Holy Week message clear: We are more than conquerors
David Van Kley
Last summer, I spent a month on the road, driving out to the west coast to visit family and friends. I often skipped the interstate highways, taking roads less traveled. I crossed over several mountain passes, including the one heading southeast on the Chief Joseph Highway toward Cody, Wyoming. The long, twisting ascent went on for miles. My truck worked hard to make each grade, its automatic transmission shifting constantly. On one side, the road hugged the mountainside; on the other, it fell off dangerously. I did not dare take my eyes off the road for more than a second–driving demanded all my attention. After a dozen or more switchbacks, I climbed a very steep grade and passed through a narrow rock cut. Suddenly, the whole world lay before me–a stunning panorama of trees, grass, and sun, distant peaks, and beyond, the high plains of Wyoming! The view took my breath away. It was all downhill from there!
This week, Christians reflect on the central mystery of our faith: the death and resurrection of Jesus. The events of Jesus’ last week are lovingly commemorated, ascending in emotional intensity: the entry into Jerusalem, the meal with his disciples, the arrest in the garden, desertion and denial, trial, crucifixion, burial in a borrowed tomb. Each moment demands our complete attention. And then: Easter morning arrives! The women find his tomb empty and tell the story to the disciples and to us! Death is swallowed up by life. Because of Easter, all things become possible.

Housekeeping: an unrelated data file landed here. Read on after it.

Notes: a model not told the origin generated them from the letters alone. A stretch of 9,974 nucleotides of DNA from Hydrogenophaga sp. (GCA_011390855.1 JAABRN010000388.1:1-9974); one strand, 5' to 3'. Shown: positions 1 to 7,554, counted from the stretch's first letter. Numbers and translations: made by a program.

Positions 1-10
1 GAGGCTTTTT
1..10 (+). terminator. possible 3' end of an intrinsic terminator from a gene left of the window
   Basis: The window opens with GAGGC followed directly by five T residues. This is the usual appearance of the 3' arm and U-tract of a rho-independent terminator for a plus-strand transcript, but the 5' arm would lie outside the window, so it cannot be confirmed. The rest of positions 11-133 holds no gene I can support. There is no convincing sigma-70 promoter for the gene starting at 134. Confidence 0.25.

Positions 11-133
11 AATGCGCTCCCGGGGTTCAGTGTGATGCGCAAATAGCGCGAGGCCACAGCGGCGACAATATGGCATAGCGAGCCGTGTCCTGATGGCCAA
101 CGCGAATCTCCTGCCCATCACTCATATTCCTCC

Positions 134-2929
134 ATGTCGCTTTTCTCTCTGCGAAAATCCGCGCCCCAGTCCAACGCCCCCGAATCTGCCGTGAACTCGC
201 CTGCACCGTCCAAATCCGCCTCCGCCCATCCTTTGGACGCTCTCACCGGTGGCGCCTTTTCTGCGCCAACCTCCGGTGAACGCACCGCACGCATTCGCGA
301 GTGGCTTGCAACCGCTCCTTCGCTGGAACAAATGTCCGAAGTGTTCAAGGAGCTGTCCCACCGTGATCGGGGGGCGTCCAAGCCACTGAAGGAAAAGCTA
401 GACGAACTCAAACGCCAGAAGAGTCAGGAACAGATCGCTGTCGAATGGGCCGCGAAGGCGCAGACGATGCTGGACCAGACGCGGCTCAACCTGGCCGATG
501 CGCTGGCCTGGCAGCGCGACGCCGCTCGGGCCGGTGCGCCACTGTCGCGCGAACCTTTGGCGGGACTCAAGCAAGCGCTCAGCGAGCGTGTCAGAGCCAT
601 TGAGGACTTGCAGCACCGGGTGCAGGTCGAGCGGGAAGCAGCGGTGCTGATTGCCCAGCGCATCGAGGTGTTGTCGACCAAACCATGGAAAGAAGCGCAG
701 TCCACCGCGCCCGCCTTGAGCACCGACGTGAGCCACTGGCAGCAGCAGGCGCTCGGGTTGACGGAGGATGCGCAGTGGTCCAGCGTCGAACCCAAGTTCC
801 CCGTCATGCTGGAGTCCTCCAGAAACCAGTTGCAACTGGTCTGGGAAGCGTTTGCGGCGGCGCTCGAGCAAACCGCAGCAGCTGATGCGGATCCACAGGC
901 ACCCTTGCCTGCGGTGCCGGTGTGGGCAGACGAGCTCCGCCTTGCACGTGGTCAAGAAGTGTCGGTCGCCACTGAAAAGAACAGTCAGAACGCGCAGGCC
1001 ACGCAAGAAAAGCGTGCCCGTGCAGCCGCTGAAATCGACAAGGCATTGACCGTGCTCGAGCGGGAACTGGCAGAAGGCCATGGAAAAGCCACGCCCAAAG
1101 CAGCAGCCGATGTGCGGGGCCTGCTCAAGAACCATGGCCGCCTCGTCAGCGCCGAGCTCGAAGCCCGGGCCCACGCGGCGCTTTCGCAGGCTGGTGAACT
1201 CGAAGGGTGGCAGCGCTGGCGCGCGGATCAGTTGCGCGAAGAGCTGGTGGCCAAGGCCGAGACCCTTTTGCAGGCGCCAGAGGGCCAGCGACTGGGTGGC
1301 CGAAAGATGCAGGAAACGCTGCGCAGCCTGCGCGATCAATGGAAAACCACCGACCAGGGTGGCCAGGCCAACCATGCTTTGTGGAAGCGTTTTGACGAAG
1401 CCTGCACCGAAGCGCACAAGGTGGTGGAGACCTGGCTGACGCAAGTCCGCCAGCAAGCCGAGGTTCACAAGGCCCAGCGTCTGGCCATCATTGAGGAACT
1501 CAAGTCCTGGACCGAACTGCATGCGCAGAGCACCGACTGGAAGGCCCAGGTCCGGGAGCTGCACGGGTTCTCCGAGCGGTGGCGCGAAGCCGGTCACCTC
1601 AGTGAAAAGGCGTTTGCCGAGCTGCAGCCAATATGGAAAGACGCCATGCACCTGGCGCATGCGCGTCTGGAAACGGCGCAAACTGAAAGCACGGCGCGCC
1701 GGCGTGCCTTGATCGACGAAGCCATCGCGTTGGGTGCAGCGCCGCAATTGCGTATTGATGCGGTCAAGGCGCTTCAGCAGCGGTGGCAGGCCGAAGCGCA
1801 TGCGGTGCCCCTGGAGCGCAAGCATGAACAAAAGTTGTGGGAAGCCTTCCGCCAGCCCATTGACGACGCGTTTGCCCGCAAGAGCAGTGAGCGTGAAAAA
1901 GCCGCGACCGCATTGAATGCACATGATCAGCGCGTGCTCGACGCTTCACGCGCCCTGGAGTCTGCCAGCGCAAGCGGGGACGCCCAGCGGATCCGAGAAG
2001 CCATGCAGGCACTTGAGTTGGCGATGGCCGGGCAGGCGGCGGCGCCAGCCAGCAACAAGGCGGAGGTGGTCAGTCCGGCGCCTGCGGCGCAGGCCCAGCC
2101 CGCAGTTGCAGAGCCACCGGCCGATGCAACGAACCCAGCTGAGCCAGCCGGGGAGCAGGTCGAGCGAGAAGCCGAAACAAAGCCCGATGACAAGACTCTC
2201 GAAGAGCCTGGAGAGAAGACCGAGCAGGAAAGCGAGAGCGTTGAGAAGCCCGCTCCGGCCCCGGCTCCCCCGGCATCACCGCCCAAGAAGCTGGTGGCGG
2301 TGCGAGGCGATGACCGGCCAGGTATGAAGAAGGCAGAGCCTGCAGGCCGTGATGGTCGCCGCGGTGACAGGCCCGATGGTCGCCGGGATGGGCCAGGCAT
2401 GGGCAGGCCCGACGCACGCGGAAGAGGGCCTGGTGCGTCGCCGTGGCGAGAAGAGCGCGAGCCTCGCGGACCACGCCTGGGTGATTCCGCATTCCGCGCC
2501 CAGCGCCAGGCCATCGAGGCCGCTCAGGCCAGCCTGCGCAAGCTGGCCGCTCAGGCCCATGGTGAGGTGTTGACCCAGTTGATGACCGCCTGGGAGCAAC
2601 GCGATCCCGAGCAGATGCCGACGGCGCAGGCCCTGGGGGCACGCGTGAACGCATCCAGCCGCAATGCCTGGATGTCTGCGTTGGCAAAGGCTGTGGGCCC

This Holy Week, our daughter in law is expecting to give birth. It has been a challenging pregnancy, as she has dealt with high blood pressure and has been hospitalized at times. My wife and I know what Tina and Nick have not yet experienced–the pain of labor, slow at first, and then increasing in intensity until finally, the struggle ends in unspeakable joy–the miracle of new life.
Three years ago, a dear friend, Rudy Kemppainen, died. Early in Holy Week, he was taken to the hospital. Each day, his health worsened, as family and friends stood by, keeping our vigil of love. Maundy Thursday came, then Good Friday. He drew labored breaths, his body putting up its final, fierce resistance. On Easter, he breathed his last. To us, it was a relief–to him, the ultimate victory. Death was swallowed up by life.
Recently, Pat Mair of Marquette died, joining her husband, David, who also died three years ago. Dave and Pat were strong advocates for peace and justice in our community. Dave wrote his own eulogy–except it wasn’t really a eulogy, but a gracious statement of thanks to all who had contributed to his life and a bold statement of faith and hope. Dave wrote that he had no idea what happens after we die, but believed what St. Paul once wrote: “We are more than conquerors through him who loved us.”
That finally, is the message of Holy Week.
Editor’s note: The Rev. David Van Kley is a retired pastor of the Evangelical Lutheran Church in America.